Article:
One area that the decentralized model may struggle with, however, is common mode failure. Climate change is affecting the correlation between generation and transmission outage causes, which the historical reliability paradigm presumed were independent events. Focus must be placed on correlated outages, both in reliability assessments as well as in planning and operating protocols at the state and federal levels.

Common mode policy framing should ensure the planning process aligns risk incentives rather that supplants the role of market forces. Common mode risk is difficult to identify and manifests in varied circumstances that are likely too diverse for uniform policy tools. For example, common mode failure may require special sophistication in transmission planning and market design, such as probabilistic methods in capacity accreditation processes on a zonally differentiated basis that satisfy robustness criteria defined by common mode scenarios. This applies to both mitigating reliability events as well as avoiding restoration delays like a single point of failure in the blackstart resources system network.

Overall, the Commission should prioritize improving reliability policy that is inclusive of climate change, but not merely motivated by the effects of it. It appears that climate change primarily exacerbates existing reliability policy deficiencies. For example, a given reliability policy reform that may yield a 4:1 benefit-cost ratio under static climate conditions may yield a 5:1 ratio with climate change. Refinements, such as extending long-term reliability assessment ranges or more accurate information inputs, may suffice to account for climate change where the existing reliability framework includes the risk vector. Any new categorical risks may warrant dedicated policy instrument responses, such as those tied to common mode failure.

Thank you for your diligence examining these important matters.

Submitted May 28, 2021 for delivery June 1, 2021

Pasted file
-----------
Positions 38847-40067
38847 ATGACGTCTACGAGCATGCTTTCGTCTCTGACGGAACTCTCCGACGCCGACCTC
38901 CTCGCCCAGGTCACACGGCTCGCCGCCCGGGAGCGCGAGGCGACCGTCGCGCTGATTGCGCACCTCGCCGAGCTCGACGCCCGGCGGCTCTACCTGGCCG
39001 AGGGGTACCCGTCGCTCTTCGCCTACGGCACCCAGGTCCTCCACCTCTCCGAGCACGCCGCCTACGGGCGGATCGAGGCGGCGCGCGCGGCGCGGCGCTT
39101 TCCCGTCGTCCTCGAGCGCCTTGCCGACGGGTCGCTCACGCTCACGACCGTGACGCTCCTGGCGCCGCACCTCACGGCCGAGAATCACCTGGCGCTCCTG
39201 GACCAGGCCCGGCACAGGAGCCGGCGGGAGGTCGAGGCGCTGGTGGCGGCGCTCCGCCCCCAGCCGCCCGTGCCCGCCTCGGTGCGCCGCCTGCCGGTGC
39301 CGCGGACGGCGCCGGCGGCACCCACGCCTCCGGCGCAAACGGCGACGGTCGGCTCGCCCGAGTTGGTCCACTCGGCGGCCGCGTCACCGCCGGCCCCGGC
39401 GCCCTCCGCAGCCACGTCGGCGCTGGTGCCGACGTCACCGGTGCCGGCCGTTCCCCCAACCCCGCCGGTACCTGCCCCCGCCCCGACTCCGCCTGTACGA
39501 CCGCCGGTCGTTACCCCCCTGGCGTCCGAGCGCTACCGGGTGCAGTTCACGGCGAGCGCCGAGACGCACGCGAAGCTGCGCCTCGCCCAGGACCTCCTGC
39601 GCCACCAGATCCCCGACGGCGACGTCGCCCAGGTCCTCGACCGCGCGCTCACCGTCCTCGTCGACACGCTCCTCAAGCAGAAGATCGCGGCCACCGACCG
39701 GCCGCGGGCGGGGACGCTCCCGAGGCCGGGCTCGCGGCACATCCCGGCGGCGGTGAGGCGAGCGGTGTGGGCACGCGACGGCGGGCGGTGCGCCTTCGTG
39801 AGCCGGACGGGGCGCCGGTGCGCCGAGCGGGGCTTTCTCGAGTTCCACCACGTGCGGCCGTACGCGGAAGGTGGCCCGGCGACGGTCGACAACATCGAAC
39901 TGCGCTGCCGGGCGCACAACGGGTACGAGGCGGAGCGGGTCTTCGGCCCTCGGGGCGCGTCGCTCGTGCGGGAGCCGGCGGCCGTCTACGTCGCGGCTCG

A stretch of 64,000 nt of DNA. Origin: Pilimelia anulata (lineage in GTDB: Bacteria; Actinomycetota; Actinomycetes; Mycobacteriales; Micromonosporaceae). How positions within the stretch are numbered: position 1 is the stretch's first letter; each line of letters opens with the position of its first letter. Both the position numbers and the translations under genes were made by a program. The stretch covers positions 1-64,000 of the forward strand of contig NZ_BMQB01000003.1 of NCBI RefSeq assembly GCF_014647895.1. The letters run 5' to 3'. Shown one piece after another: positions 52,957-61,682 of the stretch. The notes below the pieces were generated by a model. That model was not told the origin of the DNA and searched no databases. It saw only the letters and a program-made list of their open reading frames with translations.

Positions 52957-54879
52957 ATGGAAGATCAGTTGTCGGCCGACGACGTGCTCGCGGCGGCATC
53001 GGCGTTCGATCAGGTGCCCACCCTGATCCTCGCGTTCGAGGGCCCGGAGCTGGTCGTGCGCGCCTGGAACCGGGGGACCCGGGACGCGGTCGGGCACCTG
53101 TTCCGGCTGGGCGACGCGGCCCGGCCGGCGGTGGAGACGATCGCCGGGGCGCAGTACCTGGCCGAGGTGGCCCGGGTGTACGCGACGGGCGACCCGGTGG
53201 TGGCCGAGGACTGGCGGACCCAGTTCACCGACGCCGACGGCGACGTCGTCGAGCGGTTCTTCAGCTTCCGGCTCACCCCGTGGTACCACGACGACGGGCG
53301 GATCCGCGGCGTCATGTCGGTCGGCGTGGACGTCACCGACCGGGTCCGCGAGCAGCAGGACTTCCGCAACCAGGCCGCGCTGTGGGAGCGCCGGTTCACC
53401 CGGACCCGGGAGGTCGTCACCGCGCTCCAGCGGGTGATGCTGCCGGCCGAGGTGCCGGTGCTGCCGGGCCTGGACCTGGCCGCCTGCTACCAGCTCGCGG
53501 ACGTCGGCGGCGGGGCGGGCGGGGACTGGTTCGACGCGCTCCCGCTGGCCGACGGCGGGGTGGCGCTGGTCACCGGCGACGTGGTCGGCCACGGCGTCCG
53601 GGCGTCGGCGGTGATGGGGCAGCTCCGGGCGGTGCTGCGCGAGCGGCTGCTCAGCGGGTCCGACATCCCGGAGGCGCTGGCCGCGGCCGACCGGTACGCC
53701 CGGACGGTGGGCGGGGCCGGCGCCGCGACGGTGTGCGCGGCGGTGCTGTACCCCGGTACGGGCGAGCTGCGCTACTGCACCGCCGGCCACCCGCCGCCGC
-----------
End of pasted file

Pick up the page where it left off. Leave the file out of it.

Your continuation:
[1] “Electricity Grid Resilience: Climate Change Is Expected to Have Far-reaching Effects and DOE and FERC Should Take Actions,” Government Accountability Office, March 2021, p. 48. https://www.gao.gov/assets/gao-21-346.pdf.

[2] “2020 Long-Term Reliability Assessment,” North American Electric Reliability Corporation, December 2020. https://www.nerc.com/pa/RAPA/ra/Reliability%20Assessments%20DL/NERC_LTRA_2020.pdf.

[3] Potomac Economics, “2020 State of the Market Report for the MISO Electricity Markets,” Independent Market Monitor for the Midcontinent ISO, May 7, 2021, p. 26. https://www.potomaceconomics.com/wp-content/uploads/2021/05/2020-MISO-SOM_Report_Body_Final.pdf.

[4] Harvard Electricity Policy Group, “Rapporteur’s Summary Session One: REV and Beyond: Looking Ahead to Technology Disruption,” Harvard Kennedy School, June 1-2, 2017, p. 24. https://hwpi.harvard.edu/files/hepg/files/rr-87-june2017.pdf

[5] See e.g., Sunhee Baik et al., “Estimating what US residential customers are willing to pay for resilience to large electricity outages of long duration,” Nature Energy, March 16, 2020. https://www.nature.com/articles/s41560-020-0581-1?utm_source=nenergy_etoc&utm_medium=email&utm_campaign=toc_41560_5_3&utm_content=20200319&WT.ec_id=NENERGY-202003&sap-outbound-id=D508492744DEF3A19D4D18E5CA4AC701F7DF84C9&mkt-key=005056B0331B1ED7AAA5D714ACCD9BAF.

[6] Bill Magness, “Review of February 2021 Extreme Cold Weather Event – ERCOT Presentation,” Electric Reliability Council of Texas, Feb. 24, 2021, p. 19. http://www.ercot.com/content/wcm/key_documents_lists/225373/2.2_REVISED_ERCOT_Presentation.pdf.

[7] “Root Cause Analysis: Mid-August 2020 Extreme Heat Wave,” California Independent System Operator, California Public Utilities Commission and California Energy Commission, Jan. 13, 2021. http://www.caiso.com/Documents/Final-Root-Cause-Analysis-Mid-August-2020-Extreme-Heat-Wave.pdf.

[8] Testimony of Beth Garza To the House Committee on Science, Space, and Technology, Hearing on “Lessons learned from the Texas blackouts: Research needs for a secure and resilient grid,” March 18, 2021. p. 3. https://science.house.gov/download/garza-testimony.